Charles Smedley was born in Tacoma, Washington, on February 23, 1889. His father, Nicholas Smedley, was born in Austria and his mother, Esther Evans Smedley, in Wales. He moved to Chicago, Illinois, at some point before 1917. He was not fully educated, having only completed the eighth grade. He registered for the WWI draft in June 1917. He was a salesman at the time. Smedley would emerge onto the scene of history with hundreds of thousands of other unassuming young men of his generation in 1917, when the German Zimmerman Telegram, which urged Mexico to invade the United States, prompted the U.S. to enter the First World War. To aid his country at this time of conflict, Smedley enlisted in the Army and served in D Company, 108th Engineer Combat Battalion, 33rd Division. His service began on July 25, 1917. The 33rd Division was trained at Camp Logan in Houston, Texas, as part of the National state guard in Illinois. The first unit, the 108th Engineers, went to France in 1918, under Colonel Henry A. Allen. The First World War was an industrial scale mythic labor like that the U.S. and the great powers of Europe had never seen. By the time the United States entered the war, the European and Asian combatants had been fighting for nearly four years. A war that had begun with horse-back charges and line marching had transformed into a mechanized maelstrom of tanks, chemical weapons, and miles of entrenched fortifications. In order for the U.S. to be on equal footing with their newfound allies, the U.S. military learned the methods of industrial warfare from French advisors. Acting on the knowledge acquired from the French, Smedley was one of 240,000 combat engineers performing a variety of herculean tasks to ensure that the Army could function:Army engineers built port facilities, roads, and railroads essential to moving war materiel to the battlefront. They also harvested timber for military construction and operated searchlights in anti-aircraft defense. The engineers organized the first U.S. Army tank units and developed chemical warfare munitions and defensive equipment. Armored units and chemical warfare became so important that the Army in 1918 created a separate Tank Corps and a Chemical Warfare Service. Across the battlefields of France, Smedley and the U.S. Army Corps of Engineers ensured that the rest of the U.S. Army could successfully conduct war against the Central Powers. The efforts of Smedley and the American Expeditionary Forces would ultimately turn the tide of war in favor of the Allied Powers. Shortly before the U.S. forces arrived in France, the Central Powers hoped to press their numerical advantage with a last ditch attempt to seize France. The German Army conducted a campaign known as the Kaiserschlacht (Kaiser’s Battle), in which they hoped to wield a great army bolstered by Eastern front reinforcements as a hammer to pound the Allies back into the sea. Their crushing advance toward the Atlantic would peter out just as the bulk of the American Expeditionary Forces landed in France. U.S. troops swelled the Allied forces, and helped them to win the war:By July 1918 the AEF now numbered one million men. By November it had reached 1.8 million. During this period of the war around 10,000 American soldiers were arriving every day. Faced with a deteriorating situation and becoming more outnumbered by the day, Germany was forced onto the retreat and eventually surrendered… In real terms the AEF only spent around 200 days in actual combat during the war, but their arrival began the process of securing victory on the Western Front. The first 14,000 men to arrive were the opening trickle of an eventual flood that would threaten to wash away the German resistance in France and Belgium. The American Expeditionary Force, their efforts enabled by the technical prowess of combat engineers like Smedley, gave the Allied Powers the numbers needed to draw the grinding bloodshed of World War I to a close.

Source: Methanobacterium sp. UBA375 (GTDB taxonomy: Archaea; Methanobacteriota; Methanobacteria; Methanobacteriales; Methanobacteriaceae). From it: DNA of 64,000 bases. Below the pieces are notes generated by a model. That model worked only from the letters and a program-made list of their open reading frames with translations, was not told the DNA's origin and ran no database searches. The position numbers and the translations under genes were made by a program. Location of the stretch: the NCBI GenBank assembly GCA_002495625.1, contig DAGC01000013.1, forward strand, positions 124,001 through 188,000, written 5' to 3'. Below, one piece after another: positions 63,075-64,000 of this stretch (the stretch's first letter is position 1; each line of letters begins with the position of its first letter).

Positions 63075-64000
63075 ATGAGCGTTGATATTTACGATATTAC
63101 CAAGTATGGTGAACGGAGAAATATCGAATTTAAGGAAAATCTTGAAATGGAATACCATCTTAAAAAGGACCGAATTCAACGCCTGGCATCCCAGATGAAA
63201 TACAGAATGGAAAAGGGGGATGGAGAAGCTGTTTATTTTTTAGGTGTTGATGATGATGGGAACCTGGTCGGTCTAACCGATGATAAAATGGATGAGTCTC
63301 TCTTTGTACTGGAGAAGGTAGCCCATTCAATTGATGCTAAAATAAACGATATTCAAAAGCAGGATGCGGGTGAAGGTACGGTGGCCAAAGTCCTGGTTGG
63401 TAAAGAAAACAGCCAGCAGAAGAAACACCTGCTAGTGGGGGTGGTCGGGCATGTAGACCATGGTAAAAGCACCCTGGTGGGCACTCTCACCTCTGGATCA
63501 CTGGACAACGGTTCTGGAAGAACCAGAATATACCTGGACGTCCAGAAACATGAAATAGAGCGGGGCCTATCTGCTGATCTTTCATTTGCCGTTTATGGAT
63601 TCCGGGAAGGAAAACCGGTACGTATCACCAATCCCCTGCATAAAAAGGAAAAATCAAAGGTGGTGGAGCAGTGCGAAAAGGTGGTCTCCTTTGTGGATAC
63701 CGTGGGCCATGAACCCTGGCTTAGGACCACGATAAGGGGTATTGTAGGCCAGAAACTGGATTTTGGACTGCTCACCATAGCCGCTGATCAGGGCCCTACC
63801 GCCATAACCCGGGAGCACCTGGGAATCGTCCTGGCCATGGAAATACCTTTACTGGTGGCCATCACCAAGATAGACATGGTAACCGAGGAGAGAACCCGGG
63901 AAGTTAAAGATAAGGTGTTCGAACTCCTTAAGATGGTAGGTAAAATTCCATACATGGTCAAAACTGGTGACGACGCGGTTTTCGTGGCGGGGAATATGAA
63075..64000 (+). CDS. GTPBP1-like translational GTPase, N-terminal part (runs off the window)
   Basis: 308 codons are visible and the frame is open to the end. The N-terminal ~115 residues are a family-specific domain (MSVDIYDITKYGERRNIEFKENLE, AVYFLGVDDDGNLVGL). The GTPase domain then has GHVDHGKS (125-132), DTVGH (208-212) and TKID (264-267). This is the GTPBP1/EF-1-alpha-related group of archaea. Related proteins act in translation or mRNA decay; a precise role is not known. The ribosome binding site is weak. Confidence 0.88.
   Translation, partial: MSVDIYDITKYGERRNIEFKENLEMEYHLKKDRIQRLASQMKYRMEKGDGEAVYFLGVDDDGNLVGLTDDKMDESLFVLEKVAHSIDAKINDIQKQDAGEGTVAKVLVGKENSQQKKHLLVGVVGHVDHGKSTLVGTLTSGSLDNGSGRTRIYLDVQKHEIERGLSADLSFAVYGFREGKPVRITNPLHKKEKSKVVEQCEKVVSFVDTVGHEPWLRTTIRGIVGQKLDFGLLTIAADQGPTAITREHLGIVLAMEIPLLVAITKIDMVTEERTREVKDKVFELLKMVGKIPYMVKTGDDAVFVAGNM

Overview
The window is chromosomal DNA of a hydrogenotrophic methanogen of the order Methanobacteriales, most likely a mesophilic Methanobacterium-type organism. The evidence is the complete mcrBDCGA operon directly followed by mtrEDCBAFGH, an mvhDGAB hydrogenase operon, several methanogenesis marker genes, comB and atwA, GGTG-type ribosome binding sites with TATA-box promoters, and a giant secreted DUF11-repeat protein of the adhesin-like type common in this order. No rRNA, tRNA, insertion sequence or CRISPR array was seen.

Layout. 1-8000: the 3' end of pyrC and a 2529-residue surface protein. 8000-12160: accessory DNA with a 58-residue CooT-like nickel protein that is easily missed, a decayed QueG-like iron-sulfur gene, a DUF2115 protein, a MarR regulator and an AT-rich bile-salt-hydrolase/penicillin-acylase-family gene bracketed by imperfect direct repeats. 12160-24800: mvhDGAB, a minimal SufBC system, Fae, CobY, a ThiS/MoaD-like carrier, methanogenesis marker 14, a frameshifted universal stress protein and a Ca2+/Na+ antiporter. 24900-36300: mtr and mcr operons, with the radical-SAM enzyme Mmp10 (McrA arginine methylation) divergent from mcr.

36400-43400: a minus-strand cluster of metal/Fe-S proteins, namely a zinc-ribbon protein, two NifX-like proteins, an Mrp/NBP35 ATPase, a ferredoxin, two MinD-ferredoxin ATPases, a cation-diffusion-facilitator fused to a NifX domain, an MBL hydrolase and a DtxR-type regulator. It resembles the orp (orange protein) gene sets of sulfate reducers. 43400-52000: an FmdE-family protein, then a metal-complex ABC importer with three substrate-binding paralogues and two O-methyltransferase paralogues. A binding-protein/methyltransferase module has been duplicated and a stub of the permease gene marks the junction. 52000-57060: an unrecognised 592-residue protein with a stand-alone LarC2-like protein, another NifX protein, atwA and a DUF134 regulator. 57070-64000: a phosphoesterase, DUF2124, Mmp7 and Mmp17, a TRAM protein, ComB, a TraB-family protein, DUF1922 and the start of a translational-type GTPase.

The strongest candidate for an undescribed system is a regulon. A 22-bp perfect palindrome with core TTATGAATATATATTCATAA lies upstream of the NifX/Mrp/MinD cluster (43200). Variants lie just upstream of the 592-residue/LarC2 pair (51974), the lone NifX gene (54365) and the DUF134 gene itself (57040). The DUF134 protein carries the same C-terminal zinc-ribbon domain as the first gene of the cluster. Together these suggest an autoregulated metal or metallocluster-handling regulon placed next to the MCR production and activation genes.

For his actions in the war, Smedley was awarded the Silver Star and Oak Leaf Cluster. Silver Star, AWARDED FOR ACTIONS, DURING World War I Service: Army – Division: 33d Division, American Expeditionary Forces GENERAL ORDERS: GHQ, American Expeditionary Forces, Citation Orders No. 4 (June 3, 1919)CITATION:By direction of the President, under the provisions of the act of Congress approved July 9, 1918 (Bul. No. 43, W.D., 1918), Private Charles Smedley (ASN: 1393648), United States Army, is cited by the Commanding General, American Expeditionary Forces, for gallantry in action and a silver star may be placed upon the ribbon of the Victory Medals awarded him. Private Smedley distinguished himself by gallantry in action while serving with Company D, 108th Engineer Regiment, 33d Division, American Expeditionary Forces, in action at Raffecourt Mill, France, 26 September 1918, while constructing a passerelle under terrific shell and machine gun fire.